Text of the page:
Half Shell, Whole Lot of Awesome

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If you have never bought oyster outside of a raw bar or fancy restaurant bring them home, shucking, dressing, and serving them can feel a little intimidating, but with a little primer, you will be a master in no time. They are perfect for a party (eh, hem, Thanksgiving) because of their light bright qualities are a great way to kick off what can be a heavier meal. And they will leave your guest thinking the only thing that would be more impressive would be pearls on their plates. ...

Okay let’s start with picking the right oyster. The key is freshness and our fish mongers have that covered. Our oysters are flown in near daily from both East Coast and West Coast varieties. From there your personal preference on salinity is something to consider next, not sure which is sweeter and which is saltier, just ask and our Partners will be happy to help.

Once you have a few briny bivalves in hand, head straight home! You’re going to want to put them straight into the fridge in a bowl and simply cover them with a damp cloth. They can stay in your fridge for 2 or 3 days without issue. Then shuck them right before you are ready to enjoy. When it comes to shucking, don’t try to do it without an oyster knife. Then point the knife towards the hinge and wiggle until the seal gives way. Bon Appetit has a great shucking tutorial with photos of every step if you need a little more help.

Next make sure you serve your oysters in style. We love a simple metal tray full of crushed ice and salt, make your tray then refreeze until you are ready to use it.

Now you need all the accoutrements: lemon wedges, horseradish, mignonette sauce, and freshly ground pepper. Think of a mignonette like a pimped-out squeeze of fresh lemon. The French make Mignonette with shallots and vinegar, but of course we mix it up to suit our region and your tastes. The goal is to have the right balance of acidity and sweetness to set off the oyster’s unique creamy texture and ocean flavor. A simple recipe would follow:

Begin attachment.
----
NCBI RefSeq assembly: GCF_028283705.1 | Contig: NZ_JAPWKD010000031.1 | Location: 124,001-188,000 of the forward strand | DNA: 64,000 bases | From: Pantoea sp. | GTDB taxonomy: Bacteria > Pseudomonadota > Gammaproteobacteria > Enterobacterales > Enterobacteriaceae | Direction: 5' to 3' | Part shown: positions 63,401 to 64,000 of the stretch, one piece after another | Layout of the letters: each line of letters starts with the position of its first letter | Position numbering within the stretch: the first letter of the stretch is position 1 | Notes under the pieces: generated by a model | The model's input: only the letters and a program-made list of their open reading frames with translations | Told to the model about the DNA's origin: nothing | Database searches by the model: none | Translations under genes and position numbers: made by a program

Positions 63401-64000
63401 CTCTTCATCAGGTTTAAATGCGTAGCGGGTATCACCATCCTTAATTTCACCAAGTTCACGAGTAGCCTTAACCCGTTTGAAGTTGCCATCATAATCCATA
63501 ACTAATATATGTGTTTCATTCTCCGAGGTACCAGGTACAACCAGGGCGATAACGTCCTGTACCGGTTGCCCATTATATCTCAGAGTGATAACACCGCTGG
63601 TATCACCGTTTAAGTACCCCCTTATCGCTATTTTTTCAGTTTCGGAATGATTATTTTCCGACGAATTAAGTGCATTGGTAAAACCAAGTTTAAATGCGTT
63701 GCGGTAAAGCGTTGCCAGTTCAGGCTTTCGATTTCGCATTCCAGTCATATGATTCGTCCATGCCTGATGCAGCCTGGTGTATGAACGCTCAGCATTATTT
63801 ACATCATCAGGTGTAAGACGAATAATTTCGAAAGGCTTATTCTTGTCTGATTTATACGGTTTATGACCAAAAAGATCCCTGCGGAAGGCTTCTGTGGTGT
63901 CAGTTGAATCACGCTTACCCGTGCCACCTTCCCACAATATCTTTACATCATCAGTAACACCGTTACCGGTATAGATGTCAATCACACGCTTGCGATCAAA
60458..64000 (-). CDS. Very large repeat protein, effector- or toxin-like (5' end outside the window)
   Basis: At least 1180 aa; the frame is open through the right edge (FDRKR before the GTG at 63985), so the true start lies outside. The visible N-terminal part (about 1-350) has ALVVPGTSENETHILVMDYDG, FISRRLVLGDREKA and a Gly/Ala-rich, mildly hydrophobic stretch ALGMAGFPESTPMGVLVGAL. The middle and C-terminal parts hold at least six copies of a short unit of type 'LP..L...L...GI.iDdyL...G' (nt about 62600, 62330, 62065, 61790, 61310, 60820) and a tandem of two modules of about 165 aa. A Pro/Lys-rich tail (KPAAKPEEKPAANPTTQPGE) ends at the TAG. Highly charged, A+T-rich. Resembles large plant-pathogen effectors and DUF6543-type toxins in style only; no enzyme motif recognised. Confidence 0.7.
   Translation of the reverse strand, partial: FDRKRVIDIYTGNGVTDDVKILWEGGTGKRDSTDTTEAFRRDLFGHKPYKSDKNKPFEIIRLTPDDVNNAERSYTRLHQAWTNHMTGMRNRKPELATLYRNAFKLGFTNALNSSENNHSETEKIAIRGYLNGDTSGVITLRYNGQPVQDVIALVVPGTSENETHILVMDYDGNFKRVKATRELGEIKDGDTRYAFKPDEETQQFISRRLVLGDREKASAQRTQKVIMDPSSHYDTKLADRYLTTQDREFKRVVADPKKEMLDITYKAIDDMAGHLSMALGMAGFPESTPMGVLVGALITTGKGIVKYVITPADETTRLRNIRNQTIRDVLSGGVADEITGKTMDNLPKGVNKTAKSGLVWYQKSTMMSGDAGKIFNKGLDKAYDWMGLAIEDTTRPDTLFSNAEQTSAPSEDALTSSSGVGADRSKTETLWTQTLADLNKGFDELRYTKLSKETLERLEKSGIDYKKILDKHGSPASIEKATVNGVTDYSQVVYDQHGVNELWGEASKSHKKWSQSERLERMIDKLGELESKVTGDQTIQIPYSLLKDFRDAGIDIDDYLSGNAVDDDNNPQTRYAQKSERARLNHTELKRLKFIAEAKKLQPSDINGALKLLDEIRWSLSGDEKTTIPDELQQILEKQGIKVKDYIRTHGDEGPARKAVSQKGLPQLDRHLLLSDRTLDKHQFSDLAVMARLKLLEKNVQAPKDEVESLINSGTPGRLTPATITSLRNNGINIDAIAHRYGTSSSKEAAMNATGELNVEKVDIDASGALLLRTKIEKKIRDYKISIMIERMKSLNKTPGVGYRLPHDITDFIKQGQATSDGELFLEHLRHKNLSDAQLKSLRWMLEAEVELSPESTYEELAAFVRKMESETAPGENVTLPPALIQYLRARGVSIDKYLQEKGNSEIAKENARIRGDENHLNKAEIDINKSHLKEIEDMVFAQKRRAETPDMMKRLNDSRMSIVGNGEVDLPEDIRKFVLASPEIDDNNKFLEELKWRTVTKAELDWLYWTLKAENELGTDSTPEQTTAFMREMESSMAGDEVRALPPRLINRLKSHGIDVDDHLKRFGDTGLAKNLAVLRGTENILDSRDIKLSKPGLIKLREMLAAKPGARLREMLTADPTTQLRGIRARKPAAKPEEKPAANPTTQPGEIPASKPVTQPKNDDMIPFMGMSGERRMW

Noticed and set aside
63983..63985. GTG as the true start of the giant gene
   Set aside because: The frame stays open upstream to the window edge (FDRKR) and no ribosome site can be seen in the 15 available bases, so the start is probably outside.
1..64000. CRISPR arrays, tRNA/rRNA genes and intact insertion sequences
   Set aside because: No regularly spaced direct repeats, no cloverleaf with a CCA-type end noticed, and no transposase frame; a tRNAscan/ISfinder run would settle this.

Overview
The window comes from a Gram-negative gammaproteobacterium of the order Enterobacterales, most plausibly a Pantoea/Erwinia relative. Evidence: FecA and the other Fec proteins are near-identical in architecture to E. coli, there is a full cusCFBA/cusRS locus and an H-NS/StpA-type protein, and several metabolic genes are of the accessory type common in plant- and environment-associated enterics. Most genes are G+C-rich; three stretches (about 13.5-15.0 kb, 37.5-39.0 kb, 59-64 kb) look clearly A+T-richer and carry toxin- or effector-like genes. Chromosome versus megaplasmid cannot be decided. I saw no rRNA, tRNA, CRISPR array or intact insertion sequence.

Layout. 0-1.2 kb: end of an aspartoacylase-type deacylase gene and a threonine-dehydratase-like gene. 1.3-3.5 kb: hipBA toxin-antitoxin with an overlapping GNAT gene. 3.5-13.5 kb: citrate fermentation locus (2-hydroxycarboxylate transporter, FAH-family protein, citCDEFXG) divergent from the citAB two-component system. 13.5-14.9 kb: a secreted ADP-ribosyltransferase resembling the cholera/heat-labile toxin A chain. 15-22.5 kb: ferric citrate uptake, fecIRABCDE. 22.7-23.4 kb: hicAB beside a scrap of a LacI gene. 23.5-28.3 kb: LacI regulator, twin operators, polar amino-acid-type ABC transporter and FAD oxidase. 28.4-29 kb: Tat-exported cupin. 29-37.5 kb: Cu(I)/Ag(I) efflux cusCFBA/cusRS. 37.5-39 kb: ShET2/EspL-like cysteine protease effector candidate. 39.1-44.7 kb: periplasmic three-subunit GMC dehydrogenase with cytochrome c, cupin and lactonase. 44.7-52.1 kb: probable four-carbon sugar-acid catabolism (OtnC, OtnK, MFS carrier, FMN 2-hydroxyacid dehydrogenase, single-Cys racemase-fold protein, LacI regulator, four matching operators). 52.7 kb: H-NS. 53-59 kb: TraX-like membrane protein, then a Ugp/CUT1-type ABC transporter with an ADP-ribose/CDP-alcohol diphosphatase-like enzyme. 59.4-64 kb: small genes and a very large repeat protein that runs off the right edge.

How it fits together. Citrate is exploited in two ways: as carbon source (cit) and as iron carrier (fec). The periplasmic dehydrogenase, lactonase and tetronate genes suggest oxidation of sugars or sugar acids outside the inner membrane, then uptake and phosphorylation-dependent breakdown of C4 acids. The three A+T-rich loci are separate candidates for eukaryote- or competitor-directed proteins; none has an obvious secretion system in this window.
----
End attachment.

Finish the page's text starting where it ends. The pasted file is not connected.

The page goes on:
• 1/4 cup acid – red wine vinegar is the classic, but lemon juice, apple cider vinegar, or champagne vinegar would work
  • 1/4 cup finely diced onion or tart fruit – here shallot is the go-to, but try Granny Smith apple or scallions
  • Pinch of black pepper
  • Then feel free to get creative and add a pinch of sugar, finely grated ginger, or even a little flavored oil

Whisk together and let it hang out for at least 30 minutes. Spoon a teaspoon or so on top of each opened oyster. Serve very cold.

Last thing you need is something to enjoy these oysters with and bubbles should be your go to. Try either Charles Ellner Brut NV an expressive blend of Pinot Noir, Chardonnay, and Pinot Meunier with fresh fruit and floral notes. This Brut, rated 91 points by Wine Spectator, makes a lovely lead-in to your meal just like oysters or Cielo Prosecco a perfect, highly versatile prosecco. Delightfully effervescent with bright citrus flavors and a clean dry finish.

Okay y’all, now get out there and get shucking.

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